Smith says Peppermint and the AUC introduced him to superproducer Bryan-Michael Cox (Mary J. Blige, Aaliyah, Ari Lennox, et al.), with whom he eventually formed a musical relationship. “[Bryan] went to Clark, and I was at Morehouse, and he’d come into Peppermint every now and then. That’s how we got to know each other,” he remembers. “[Working there] also helped me get on the street team and start interning at Organized Noize.”

That internship blossomed into a working relationship, which eventually led to Smith cowriting OutKast’s single from Idlewild, “Morris Brown.” Yes, Smith went to Morehouse, but says Andre 3000 wanted to record Morris Brown’s band and incorporate it into a track, hence the song’s title—yet another ode to the AUC.

Atlanta University Center and hip-hop
R&B Group Jagged Edge with students at a Homecoming event, circa 2000

Photograph courtesy of AUC Robert W. Woodruff Library

This August, Billboard released its 2023 R&B/Hip-Hop Power Players list. It featured several AUC alumni, including DJ Drama and Don Cannon, cofounders of Generation Now, home to rap stars Jack Harlow and Lil Uzi Vert. Also featured was Keinon Johnson, who’s now the senior vice president of urban radio promotions for Interscope.

“So many of Atlanta’s preeminent music executives and artists cut their teeth in the AUC,” Johnson says. “The AUC has always been fertile ground for creativity, opportunity, and community building. Many of us took the relationships we made in the AUC into the world of business and arts and have been able to build upon the foundation that people like Jermaine Dupri, Dallas Austin, as well as L.A. Reid and Babyface, pioneered here.”

Phylicia Fant, a Spelman alum and head of music industry and culture collaborations at Amazon Music, shares the same sentiment. Fant is passionate about acknowledging the AUC’s influence, and that means when it comes time to get things done, she loves supporting other AUC grads.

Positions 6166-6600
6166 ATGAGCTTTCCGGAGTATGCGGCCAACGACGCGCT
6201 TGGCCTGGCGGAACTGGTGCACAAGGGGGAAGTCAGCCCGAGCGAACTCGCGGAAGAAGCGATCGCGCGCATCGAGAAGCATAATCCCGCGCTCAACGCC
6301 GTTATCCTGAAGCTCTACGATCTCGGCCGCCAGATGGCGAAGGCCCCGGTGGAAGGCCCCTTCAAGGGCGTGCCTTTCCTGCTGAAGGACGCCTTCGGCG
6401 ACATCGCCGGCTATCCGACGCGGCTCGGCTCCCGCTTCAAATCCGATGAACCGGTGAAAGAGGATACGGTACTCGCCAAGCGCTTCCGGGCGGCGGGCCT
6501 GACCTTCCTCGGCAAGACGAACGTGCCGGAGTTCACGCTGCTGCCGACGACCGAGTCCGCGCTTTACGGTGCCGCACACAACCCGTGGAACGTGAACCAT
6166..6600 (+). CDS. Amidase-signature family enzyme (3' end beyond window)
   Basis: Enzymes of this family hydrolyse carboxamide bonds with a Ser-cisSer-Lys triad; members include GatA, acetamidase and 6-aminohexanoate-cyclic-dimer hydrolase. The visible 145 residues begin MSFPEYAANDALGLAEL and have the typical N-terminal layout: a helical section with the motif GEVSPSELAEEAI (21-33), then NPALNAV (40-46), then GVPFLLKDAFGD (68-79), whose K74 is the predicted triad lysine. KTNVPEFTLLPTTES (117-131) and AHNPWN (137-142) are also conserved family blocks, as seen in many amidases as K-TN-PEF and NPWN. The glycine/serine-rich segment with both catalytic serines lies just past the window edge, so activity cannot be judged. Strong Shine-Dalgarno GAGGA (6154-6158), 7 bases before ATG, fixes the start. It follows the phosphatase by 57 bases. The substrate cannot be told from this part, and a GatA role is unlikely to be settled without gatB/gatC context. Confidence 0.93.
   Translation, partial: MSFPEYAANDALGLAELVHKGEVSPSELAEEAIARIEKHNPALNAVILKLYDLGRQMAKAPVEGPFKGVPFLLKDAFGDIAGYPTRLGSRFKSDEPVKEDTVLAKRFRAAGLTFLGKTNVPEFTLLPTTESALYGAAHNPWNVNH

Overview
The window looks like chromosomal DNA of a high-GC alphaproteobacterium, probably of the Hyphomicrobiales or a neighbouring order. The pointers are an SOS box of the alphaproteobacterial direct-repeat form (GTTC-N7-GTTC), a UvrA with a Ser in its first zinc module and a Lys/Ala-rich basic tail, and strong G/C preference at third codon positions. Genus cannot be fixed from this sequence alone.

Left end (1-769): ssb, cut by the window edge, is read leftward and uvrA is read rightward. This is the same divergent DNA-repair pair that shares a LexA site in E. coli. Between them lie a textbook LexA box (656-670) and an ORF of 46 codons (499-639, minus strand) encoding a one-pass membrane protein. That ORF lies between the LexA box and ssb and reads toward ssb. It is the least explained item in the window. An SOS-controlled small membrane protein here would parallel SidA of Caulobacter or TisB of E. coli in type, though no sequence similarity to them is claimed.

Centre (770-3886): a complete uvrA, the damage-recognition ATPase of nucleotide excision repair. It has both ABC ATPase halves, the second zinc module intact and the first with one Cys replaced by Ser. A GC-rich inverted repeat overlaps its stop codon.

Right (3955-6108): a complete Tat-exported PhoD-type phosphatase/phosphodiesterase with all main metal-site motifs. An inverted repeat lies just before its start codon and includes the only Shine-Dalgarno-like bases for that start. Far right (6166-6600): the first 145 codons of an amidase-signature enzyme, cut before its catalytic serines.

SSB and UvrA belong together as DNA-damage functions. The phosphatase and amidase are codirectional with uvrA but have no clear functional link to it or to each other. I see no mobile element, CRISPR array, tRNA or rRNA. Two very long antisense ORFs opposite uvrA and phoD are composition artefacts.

“We continue to feed each other, to give back to each other, to be this community of AUC grads that say, ‘What’s up, what do you need?’” says Fant, the former head of urban music at Columbia Records, as she lists off a bevy of AUC alums who work all over the industry, including Pandora, MTV, major record labels, and more. She also cites her working relationship with Six Degrees, an Atlanta-based full-service creative marketing agency founded by a Morehouse alum.

“You start to look at all the relationships that fuel Atlanta, and it’s almost your duty to make sure that you are giving back to that community,” she says.

But the AUC is about more than name-dropping. It’s ultimately about community and embodying the spirit of authenticity and connectivity that makes HBCUs so attractive in the first place.

It’s a point that Johnson drives home. “Although many of us grew up outside of Atlanta, we carry the city’s legacy and influence with pride into every room we walk into,” he says. “We want to be the best representation of our shared experiences born out of the AUC.”

In the end, it’s simple, says Green. “You can’t mention Atlanta, or hip-hop and Atlanta specifically, without mentioning the AUC. The relationship between hip-hop and the AUC has had a 30-year run. The numbers don’t lie.”

This article appears in our October 2023 issue.

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Marc Valldeperez

Soy el administrador de marcahora.xyz y también un redactor deportivo. Apasionado por el deporte y su historia. Fanático de todas las disciplinas, especialmente el fútbol, el boxeo y las MMA. Encargado de escribir previas de muchos deportes, como boxeo, fútbol, NBA, deportes de motor y otros.